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White Sox to begin youth movement

White Sox to begin youth movement

CHICAGO -- The phrase "going young" in the world of Major League Baseball usually translates into "rebuilding" to fans following that particular team.

Judging by comments made by White Sox general manager Ken Williams to MLB.com on Thursday, White Sox supporters just might have to grow accustomed to that youthful approach in 2009. In the mind of the aggressive White Sox GM, though, this change doesn't mean giving up on the goal he sets every year for his team.

"There's nothing wrong with going young if you are good," Williams said. "If there's one thing that I hope doesn't get lost in translation, it's that we still expect to compete for a championship. We might be doing it to a younger degree, with a team that's more athletic and potentially more exciting."

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Williams' focus on youth makes a great deal of sense when factoring in the players who seem primed to take over full-time roles at the big league level. During this Thursday's conversation, Williams spoke about second baseman Chris Getz, third baseman Josh Fields, outfielders Jerry Owens and Brian Anderson and potential fifth starter Clayton Richard.

More than a look at the individuals and their specific strengths, Williams eloquently spoke about the necessary infusion of youth to keep the organization strong from top to bottom.

"Let me offer something up to you," Williams said. "If you don't reward guys like Chris Getz for playing the game the right way, unselfishly and hard-nosed every day, what does that say to your scouts and player development personnel who are out there teaching fundamentals to 175 Minor League players?

"What does it say if those players start to look around, thinking how we are being used for trade bait more than used to play for the White Sox? How can you teach the White Sox way, and expect young guys to buy into it, if you don't start allowing guys from the system ...? At some point, you have to look more from within and expect more from within than to always be looking for the next trade."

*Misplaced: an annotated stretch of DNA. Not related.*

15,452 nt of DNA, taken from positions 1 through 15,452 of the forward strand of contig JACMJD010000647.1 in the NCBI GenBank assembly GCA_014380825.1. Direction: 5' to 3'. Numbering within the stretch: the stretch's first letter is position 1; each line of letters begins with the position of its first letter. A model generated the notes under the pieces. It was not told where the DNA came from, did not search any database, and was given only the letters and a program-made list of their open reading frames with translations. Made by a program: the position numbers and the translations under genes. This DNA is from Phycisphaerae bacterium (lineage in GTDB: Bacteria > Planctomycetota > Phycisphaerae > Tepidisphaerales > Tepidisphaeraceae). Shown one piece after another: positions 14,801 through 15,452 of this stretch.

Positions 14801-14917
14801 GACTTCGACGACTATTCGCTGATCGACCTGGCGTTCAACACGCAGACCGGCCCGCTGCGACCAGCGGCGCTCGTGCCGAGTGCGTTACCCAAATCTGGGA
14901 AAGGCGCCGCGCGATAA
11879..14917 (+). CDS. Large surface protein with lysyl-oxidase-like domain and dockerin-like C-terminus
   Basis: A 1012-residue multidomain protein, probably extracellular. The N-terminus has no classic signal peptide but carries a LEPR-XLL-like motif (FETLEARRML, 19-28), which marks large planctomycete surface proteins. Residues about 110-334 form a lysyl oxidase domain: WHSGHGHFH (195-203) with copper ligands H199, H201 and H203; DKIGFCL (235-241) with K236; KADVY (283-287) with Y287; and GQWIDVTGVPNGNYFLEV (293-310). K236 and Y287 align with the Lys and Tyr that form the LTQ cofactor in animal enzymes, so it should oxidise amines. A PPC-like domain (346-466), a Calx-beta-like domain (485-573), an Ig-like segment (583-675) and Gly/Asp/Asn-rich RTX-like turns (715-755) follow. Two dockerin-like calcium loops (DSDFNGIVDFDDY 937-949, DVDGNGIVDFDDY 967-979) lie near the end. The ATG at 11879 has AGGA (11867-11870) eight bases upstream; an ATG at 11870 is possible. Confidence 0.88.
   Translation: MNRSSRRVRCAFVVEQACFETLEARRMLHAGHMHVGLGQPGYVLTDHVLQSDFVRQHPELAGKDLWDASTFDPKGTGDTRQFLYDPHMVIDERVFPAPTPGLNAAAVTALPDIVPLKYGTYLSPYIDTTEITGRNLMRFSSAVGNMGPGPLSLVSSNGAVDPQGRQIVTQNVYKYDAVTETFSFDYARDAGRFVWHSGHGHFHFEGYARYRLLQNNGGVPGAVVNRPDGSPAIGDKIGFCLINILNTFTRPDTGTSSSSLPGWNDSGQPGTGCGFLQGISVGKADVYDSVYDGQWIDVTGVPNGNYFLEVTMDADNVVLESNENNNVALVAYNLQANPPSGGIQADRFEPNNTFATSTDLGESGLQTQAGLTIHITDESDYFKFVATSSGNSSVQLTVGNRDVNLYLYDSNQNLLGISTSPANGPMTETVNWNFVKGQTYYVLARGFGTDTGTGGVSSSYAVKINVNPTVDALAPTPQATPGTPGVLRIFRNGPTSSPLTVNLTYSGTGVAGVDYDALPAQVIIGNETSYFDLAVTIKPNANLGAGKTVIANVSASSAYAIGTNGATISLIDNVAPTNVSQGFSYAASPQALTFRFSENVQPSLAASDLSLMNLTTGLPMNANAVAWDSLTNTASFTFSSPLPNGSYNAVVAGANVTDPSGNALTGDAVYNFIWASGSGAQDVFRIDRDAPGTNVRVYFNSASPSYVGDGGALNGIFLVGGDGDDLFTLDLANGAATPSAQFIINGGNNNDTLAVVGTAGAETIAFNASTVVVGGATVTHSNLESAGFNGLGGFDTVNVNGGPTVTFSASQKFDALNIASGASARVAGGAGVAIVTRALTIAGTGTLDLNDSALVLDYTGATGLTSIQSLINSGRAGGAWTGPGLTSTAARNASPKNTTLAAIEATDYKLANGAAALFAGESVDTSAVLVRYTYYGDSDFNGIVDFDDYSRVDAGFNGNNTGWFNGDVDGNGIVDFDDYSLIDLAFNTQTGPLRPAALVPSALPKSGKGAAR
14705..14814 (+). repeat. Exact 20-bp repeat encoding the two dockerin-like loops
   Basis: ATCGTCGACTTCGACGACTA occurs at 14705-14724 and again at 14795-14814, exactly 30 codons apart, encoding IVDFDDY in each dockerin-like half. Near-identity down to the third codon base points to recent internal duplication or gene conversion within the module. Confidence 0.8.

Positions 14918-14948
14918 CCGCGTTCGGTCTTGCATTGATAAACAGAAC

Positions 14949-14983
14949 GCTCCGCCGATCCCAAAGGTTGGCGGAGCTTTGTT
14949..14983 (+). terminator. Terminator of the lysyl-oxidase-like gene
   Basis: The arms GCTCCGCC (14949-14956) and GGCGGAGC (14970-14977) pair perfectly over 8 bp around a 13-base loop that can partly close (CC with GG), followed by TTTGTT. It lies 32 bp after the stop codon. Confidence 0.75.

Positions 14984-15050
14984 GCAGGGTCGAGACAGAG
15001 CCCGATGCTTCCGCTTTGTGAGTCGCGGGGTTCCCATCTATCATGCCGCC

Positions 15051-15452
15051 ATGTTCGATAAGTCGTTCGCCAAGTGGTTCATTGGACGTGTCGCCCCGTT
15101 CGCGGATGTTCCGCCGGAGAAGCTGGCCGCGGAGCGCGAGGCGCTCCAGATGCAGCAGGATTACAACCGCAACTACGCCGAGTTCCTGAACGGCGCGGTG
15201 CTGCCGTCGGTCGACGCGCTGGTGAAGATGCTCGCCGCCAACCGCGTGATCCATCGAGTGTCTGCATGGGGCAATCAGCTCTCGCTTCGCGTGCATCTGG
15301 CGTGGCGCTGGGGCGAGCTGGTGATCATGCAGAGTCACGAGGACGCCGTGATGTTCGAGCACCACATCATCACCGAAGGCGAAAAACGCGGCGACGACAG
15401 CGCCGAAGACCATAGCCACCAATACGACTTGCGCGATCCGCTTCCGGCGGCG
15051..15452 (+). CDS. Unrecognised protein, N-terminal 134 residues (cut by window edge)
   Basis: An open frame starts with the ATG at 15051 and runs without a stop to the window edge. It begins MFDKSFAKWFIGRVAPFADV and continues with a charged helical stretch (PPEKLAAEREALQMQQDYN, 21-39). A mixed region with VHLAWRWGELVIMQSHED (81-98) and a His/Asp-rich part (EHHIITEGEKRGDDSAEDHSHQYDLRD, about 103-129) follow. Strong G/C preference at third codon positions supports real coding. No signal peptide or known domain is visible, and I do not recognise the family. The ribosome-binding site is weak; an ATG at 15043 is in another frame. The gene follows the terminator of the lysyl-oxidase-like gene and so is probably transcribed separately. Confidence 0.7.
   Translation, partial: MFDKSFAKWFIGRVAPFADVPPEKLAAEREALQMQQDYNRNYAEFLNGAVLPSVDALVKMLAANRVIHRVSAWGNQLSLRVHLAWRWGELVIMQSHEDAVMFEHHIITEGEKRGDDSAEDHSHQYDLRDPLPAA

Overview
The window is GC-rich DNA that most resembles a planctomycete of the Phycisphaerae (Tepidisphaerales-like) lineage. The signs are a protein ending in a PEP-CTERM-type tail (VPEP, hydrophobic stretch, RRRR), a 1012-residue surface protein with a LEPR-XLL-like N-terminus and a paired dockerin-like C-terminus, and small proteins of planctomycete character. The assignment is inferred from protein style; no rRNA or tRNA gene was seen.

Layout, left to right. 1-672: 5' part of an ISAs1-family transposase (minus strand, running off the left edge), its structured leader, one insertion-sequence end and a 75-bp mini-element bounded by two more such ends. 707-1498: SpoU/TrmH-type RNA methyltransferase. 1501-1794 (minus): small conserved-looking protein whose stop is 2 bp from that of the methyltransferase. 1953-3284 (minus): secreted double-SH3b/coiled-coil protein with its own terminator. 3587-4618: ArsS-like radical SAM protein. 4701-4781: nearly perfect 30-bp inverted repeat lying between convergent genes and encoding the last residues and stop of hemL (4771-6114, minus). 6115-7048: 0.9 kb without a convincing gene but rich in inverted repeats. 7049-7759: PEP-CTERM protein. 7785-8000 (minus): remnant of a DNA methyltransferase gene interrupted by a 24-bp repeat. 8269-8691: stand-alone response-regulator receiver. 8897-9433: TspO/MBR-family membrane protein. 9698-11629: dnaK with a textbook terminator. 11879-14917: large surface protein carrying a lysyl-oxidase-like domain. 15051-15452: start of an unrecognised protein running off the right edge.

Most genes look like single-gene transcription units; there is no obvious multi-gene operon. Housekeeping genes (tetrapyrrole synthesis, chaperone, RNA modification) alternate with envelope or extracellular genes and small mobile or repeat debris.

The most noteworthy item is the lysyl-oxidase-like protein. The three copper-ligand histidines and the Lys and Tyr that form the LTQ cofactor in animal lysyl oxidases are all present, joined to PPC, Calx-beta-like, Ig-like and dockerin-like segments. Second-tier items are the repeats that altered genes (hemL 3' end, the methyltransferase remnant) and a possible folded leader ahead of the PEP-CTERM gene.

So, does this theory mean Williams has decided upon Getz as his second baseman for 2009? Does this youthful thinking mean Fields and Getz could be in the 2009 starting lineup at the same time? Williams calmly mentioned how it was a long offseason ahead and to let things play out.

He also sounded as if he's completely confident if that youth movement comes about.

"Absolutely," Williams said. "As we sit here today, everyone knows my confidence in Chris Getz. And the only reason [Fields] couldn't step in when Joe Crede went down was because he was beaten up, really playing on one leg. That doesn't shake my feelings of the caliber of player that he is.

"Josh proved he's a big leaguer in 2007. Do we want him to get better at third base? Yeah, but that naturally will happen because he will be playing 2009 on two legs."

Fields had arthroscopic surgery on his right knee after the White Sox were eliminated from the 2008 playoffs, and told MLB.com that he expects to once again show more of his complete game as a healthy competitor. The free-agent addition of Jayson Nix also provides a nice right-handed-hitting complement to Getz at second, giving Getz a rest or removing him against tough left-handers, according to Williams.

As for the search for a leadoff man, that job also might be filled from within in the person of Jerry Owens.

"I had one scout tell me, one who saw a lot of Jerry Owens, that 'If you didn't have Owens, you would be out looking for Owens,'" said Williams with a laugh. "We went into last year with Owens slated to be our leadoff guy and only an injury derailed that. It's not the worst thing if that's how we end up.

"Al I can say right now is, as I sit here today, that's what we are looking at," said Williams, referring to the entire group of young players moving up to greater responsibilities. "In terms of looking elsewhere, there are certainly sexier names, and I mean by that more popular names. But I'm not sure there are better fits."

Hot Stove action really has just started to simmer, so Williams' plan could change. Even with this strong defense of his prospects, Williams intends to explore all possible options to improve his team.

That exploration will bring about the frequent rumors involving the White Sox. In learning from the past offseason, though, Williams won't be addressing any of the possibilities linked to his team.

Williams will be available for comment, but will neither confirm nor deny the rumor.

"You are going to experience the most vanilla, beige, vague person this winter," said Williams with a laugh. "It just gets, the people keeping track of the daily scorecard, it's difficult to navigate our way through.

"We'll continue to explore any and all options out there. But I think it really hurt us, in terms of our fan excitement and perceptions, for our [2007] offseason to be viewed as a failure versus some of the little wins we had. We will try to avoid that as much as possible."

Scott Merkin is a reporter for MLB.com. This story was not subject to the approval of Major League Baseball or its clubs.

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